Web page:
By Sid Fernando
I recently bought a small tool shaped as a key that fits on my key ring, and it’s a handy-dandy piece that’s a wrench, bottle opener, box cutter, and other useful things in one. I use it all the time.
If you have an interest in international racing and breeding, I’ve got a two-in-one tool for you, and it’s extraordinarily helpful. I use it all the time as well. All you have to do is remember the number 2.
Many foreign jurisdictions measure racing distances in meters. This may seem simplistic, but I’ve seen experienced racing people have trouble converting meters to furlongs, but all you need to do is use 2 to either divide or multiply, and forget about decimal points and concentrate instead on the whole number.
For example, to convert meters to furlongs, divide by 2. Therefore, 2000 meters becomes 10 furlongs, 1000 meters is 5 furlongs, 1600 meters is 8 furlongs, and so on.
Conversely, to convert furlongs to meters, multiply by 2 (and forget the zeroes); therefore, 12 furlongs is 2400 meters, 16 furlongs is 3200 meters, and 6 furlongs is 1200 meters.
A mile and a sixteenth? No problem. It’s 8.5 furlongs, which is 1700 meters.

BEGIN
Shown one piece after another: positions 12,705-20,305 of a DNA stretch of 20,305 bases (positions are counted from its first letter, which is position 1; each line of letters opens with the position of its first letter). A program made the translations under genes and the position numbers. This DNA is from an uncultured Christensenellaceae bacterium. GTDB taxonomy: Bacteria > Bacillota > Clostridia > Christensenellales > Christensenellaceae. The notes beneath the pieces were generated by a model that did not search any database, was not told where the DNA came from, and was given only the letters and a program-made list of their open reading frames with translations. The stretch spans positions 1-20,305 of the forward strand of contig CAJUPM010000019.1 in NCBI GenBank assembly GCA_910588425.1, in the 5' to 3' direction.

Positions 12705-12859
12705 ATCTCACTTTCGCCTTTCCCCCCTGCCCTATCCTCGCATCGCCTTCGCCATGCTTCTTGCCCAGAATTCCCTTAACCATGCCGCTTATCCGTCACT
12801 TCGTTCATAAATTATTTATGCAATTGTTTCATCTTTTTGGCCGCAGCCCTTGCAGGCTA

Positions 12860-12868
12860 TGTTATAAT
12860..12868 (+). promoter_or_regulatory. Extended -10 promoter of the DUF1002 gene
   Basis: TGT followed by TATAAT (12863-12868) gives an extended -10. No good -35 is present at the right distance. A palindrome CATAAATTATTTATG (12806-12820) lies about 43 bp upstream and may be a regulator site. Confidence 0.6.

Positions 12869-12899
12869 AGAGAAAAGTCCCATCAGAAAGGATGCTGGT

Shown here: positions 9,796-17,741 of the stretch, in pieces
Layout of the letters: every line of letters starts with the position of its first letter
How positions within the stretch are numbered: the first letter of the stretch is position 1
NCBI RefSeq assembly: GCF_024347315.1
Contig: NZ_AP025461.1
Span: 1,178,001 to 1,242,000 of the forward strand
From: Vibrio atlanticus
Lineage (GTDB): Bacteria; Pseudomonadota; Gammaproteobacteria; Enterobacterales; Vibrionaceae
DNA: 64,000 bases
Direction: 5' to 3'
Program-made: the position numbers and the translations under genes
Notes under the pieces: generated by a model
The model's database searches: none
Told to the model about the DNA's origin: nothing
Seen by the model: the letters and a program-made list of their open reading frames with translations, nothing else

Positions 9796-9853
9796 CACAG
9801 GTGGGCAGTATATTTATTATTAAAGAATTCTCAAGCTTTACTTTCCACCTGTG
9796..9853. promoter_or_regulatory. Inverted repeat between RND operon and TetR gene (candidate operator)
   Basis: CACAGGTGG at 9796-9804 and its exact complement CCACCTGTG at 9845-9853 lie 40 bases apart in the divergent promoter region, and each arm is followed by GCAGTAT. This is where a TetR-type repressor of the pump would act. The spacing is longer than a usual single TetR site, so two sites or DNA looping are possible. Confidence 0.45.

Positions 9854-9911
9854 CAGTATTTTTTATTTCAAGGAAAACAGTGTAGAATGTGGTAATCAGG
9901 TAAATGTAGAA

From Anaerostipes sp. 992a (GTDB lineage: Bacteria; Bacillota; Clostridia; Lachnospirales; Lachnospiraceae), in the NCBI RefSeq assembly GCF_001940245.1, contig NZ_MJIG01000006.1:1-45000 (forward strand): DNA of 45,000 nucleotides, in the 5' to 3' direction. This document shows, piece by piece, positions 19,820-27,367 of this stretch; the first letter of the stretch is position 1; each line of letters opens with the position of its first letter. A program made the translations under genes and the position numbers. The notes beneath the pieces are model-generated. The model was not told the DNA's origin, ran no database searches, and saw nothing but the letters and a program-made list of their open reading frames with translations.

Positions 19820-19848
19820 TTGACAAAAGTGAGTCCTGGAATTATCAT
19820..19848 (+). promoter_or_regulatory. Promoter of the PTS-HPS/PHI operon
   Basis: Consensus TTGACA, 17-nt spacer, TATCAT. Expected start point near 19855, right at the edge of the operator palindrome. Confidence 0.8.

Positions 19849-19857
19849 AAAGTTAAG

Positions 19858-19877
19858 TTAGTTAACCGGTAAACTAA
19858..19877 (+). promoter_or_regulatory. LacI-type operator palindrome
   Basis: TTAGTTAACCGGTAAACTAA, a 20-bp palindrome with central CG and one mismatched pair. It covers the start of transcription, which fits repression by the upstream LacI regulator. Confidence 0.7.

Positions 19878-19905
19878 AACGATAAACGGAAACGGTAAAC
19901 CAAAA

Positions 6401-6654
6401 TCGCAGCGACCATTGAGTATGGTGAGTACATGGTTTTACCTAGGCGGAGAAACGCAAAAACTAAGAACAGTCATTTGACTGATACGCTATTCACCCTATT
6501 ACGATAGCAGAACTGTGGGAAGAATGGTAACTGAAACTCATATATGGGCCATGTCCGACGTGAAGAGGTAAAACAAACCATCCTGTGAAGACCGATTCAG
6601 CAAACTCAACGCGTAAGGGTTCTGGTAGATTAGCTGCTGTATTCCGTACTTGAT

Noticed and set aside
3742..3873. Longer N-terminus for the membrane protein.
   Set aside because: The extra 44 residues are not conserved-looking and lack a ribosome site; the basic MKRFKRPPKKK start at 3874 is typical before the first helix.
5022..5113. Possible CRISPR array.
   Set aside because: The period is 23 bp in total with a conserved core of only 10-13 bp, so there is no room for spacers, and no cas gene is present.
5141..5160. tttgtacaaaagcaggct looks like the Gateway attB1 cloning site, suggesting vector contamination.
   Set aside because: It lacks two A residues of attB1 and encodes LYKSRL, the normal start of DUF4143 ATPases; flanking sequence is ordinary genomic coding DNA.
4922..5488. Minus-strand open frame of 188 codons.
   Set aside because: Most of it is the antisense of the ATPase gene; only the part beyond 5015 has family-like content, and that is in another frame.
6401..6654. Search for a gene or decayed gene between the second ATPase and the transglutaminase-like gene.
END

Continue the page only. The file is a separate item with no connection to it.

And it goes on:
Keep in mind, however, that meters are actually smaller units of measurement, and 1600 meters isn’t exactly 8 furlongs; it’s slightly less.
People in the bloodstock business routinely have trouble calculating the number of years a stallion has been at stud versus the age of his oldest crop.
For example, a stallion with first-crop 2-year-olds will be in his fourth year of service, but let’s spell this out: In his first year at stud, a stallion breeds his first mares; in his second year at stud, he gets his first foals; in his third year, his first yearlings; and in his fourth year, his first 2-year-olds. Easy enough, right?
Here’s how to remember this, using 2.
As we established, a fourth-year stallion has a first crop that is two, and you can arrive at that by subtracting 2 from years at stud (4-2=2).
OK, so how old are a stallion’s first foals in his seventh year at stud?
Again, subtract 2 from years at stud; therefore, in his seventh year at stud, a stallion’s oldest foals — those from his first crop — are 5-year-olds (7-2=5).
Likewise, a fifth-year stallion (a stallion’s fifth year at stud) will have oldest foals that are 3-year-olds, and so on.
In reverse, you add 2. A stallion with first yearlings is a third-year sire (1+2=3), a stallion with first-crop 3-year-olds (3+2=5) is a fifth-year sire, and so on.